Links are being provided for information purposes only. Raymond James is not affiliated with and does not endorse, authorize or sponsor any of the listed websites or their respective sponsors. Raymond James is not responsible for the content of any website or the collection or use of information regarding any website's users and/or members.
GDP Price Index: A measure of inflation in the prices of goods and services produced in the United States. The gross domestic product price index includes the prices of U.S. goods and services exported to other countries. The prices that Americans pay for imports aren't part of this index.
The Conference Board Leading Economic Index: Intended to forecast future economic activity, it is calculated from the values of ten key variables.
The Conference Board Coincident Economic Index: An index published by the Conference Board that provides a broad-based measurement of current economic conditions.
The Conference Board lagging Economic Index: an index published monthly by the Conference Board, used to confirm and assess the direction of the economy's movements over recent months.
The U.S. Dollar Index is an index of the value of the United States dollar relative to a basket of foreign currencies, often referred to as a basket of U.S. trade partners' currencies. The Index goes up when the U.S. dollar gains "strength" when compared to other currencies.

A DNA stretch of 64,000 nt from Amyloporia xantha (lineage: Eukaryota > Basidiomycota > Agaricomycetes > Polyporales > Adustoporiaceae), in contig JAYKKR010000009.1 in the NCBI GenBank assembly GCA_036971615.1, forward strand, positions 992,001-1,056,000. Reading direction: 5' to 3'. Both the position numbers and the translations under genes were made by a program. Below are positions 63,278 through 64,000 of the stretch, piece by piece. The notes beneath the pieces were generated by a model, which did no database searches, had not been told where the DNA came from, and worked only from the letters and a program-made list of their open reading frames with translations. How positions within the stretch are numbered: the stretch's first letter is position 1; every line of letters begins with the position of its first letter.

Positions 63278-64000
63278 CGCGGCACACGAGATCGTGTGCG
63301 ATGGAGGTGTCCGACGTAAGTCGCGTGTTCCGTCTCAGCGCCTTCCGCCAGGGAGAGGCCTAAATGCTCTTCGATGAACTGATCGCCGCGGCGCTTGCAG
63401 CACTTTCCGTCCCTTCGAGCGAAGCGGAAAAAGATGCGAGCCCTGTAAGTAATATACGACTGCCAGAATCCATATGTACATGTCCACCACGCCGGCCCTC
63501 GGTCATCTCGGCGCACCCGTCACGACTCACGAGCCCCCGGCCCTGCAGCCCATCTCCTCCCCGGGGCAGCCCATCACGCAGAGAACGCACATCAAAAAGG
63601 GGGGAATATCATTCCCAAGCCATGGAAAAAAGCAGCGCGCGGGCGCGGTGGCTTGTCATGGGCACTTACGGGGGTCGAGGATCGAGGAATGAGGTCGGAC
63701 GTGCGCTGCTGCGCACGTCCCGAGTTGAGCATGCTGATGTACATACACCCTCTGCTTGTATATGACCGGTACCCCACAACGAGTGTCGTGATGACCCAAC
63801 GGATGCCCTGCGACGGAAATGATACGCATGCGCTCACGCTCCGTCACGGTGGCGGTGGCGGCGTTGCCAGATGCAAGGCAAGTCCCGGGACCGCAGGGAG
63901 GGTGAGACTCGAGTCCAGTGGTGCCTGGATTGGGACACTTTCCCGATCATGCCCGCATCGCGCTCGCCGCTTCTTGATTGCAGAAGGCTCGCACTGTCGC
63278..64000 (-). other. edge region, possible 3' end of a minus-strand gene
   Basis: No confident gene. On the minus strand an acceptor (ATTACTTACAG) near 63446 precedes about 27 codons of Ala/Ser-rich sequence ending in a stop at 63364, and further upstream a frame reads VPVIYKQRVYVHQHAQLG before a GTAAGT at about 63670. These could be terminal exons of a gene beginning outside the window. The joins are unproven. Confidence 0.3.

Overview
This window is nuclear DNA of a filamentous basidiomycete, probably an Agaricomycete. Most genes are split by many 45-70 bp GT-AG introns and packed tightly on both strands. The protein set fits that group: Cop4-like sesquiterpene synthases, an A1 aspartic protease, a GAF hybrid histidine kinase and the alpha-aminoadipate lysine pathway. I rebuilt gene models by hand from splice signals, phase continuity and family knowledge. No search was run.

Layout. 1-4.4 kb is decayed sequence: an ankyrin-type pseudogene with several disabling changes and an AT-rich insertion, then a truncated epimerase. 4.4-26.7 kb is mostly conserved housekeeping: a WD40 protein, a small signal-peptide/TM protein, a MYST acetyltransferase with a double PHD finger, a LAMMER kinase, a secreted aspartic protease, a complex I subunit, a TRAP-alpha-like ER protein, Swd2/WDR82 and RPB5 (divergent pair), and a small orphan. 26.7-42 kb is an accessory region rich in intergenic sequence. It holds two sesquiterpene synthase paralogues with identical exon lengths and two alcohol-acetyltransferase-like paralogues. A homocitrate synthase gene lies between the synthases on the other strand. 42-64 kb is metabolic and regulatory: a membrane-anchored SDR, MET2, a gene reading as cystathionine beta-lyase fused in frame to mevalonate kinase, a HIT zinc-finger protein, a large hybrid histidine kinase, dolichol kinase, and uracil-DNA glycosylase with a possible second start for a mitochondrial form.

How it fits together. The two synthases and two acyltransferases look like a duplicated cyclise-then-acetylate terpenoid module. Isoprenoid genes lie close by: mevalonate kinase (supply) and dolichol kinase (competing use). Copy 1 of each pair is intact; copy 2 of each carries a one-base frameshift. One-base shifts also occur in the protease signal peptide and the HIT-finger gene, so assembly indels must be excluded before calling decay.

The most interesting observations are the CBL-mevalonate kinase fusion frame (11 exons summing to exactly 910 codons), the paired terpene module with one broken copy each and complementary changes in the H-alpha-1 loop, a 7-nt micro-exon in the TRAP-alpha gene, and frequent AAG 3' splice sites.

The FHFA House Price Index (FHFA HPI®) is a comprehensive collection of public, freely available house price indexes that measure changes in single-family home values based on data from all 50 states and over 400 American cities that extend back to the mid-1970s.
Import Price Index: The import price index measure price changes in goods or services purchased from abroad by U.S. residents (imports) and sold to foreign buyers (exports). The indexes are updated once a month by the Bureau of Labor Statistics (BLS) International Price Program (IPP).
ISM New Orders Index: ISM New Order Index shows the number of new orders from customers of manufacturing firms reported by survey respondents compared to the previous month. ISM Employment Index: The ISM Manufacturing Employment Index is a component of the Manufacturing Purchasing Managers Index and reflects employment changes from industrial companies.